“A friend who is far away is sometimes much nearer than one who is at hand. Is not the mountain far more awe-inspiring and more clearly visible to one passing through the valley than to those who inhabit the mountain?” -Khalil Gibran

When you think about globular clusters, you normally think about great collections of hundreds of thousands of stars located in the halo of our galaxy, spherically distributed.

Image credit: user Antilhue from Chile, via Astrosurf, at http://www.astrosurf.com/antilhue/m68.htm.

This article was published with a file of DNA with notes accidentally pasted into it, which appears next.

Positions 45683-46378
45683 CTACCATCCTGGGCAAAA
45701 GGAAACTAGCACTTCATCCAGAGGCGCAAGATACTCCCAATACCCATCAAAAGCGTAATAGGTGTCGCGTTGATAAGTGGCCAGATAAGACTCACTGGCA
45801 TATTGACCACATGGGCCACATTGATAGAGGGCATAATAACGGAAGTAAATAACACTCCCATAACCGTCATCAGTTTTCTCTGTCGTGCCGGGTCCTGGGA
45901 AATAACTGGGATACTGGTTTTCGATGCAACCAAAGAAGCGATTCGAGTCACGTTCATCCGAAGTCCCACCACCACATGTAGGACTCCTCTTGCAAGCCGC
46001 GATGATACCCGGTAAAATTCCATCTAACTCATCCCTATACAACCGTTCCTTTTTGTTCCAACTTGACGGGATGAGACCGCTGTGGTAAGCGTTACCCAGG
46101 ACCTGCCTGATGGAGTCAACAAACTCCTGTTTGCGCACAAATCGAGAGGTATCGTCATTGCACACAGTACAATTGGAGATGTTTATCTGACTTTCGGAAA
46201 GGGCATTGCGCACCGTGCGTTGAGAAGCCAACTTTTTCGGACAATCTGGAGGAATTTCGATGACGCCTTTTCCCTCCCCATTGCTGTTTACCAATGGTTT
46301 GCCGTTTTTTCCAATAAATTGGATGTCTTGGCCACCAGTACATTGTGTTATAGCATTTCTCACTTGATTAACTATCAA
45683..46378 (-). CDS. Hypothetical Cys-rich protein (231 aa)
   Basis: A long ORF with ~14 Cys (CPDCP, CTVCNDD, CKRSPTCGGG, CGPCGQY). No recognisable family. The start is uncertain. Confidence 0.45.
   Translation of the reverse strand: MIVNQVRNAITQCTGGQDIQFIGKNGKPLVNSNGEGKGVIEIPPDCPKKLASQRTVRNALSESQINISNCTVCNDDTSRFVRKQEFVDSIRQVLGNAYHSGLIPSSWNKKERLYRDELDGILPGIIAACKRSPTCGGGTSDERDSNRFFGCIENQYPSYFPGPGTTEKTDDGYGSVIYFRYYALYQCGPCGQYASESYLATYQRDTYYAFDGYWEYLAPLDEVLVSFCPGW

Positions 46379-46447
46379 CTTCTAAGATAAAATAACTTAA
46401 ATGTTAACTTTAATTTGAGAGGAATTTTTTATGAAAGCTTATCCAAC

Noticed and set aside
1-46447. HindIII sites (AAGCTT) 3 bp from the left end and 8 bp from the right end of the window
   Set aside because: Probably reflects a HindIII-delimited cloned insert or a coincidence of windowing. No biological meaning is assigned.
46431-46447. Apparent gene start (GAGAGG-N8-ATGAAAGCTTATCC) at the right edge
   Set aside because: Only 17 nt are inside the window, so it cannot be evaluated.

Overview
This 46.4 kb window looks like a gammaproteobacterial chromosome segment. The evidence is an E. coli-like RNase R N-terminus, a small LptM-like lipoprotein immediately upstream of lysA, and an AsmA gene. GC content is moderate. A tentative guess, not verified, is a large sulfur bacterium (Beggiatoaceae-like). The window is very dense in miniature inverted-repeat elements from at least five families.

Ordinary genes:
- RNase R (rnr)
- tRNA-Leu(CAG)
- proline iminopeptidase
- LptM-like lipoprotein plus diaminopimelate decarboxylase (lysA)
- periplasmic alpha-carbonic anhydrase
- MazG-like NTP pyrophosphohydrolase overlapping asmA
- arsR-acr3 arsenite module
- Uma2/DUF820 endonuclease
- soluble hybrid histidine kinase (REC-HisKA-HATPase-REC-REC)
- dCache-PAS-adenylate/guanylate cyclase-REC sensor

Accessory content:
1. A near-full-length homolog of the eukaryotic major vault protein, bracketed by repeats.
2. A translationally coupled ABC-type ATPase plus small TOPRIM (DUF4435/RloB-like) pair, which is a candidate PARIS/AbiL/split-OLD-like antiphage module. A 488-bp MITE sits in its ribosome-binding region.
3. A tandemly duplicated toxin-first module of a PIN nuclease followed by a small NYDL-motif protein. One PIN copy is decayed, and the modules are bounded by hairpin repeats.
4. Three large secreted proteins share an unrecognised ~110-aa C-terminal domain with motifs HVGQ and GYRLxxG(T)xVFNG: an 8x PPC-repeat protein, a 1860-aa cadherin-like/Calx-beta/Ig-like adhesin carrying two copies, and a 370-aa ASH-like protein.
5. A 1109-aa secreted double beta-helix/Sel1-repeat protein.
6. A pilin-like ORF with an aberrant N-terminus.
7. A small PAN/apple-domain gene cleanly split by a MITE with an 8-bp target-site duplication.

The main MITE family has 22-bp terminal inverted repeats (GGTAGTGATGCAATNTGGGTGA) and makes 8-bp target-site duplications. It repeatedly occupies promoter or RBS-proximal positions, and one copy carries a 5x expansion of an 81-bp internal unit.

Image credit: user Antilhue from Chile, via Astrosurf, at http://www.astrosurf.com/antilhue/m68.htm.

So what do you do if you discover a loose, faint collection of a couple hundred stars, directly opposite to the galactic center?

Go learn more about this fascinating object: Messier 68!

Comments

  1. #1 Michael Fisher
    http://en.gravatar.com/michaeljfisher
    March 17, 2014

    Such globular clusters that are low in elements above lithium…

    Little chance of Earth-size rocky planets?
    Would stars in these clusters lack outer regions [sort of beyond 1.5 AU] containing water ice, comets, asteroids & other orbiting objects of interest?

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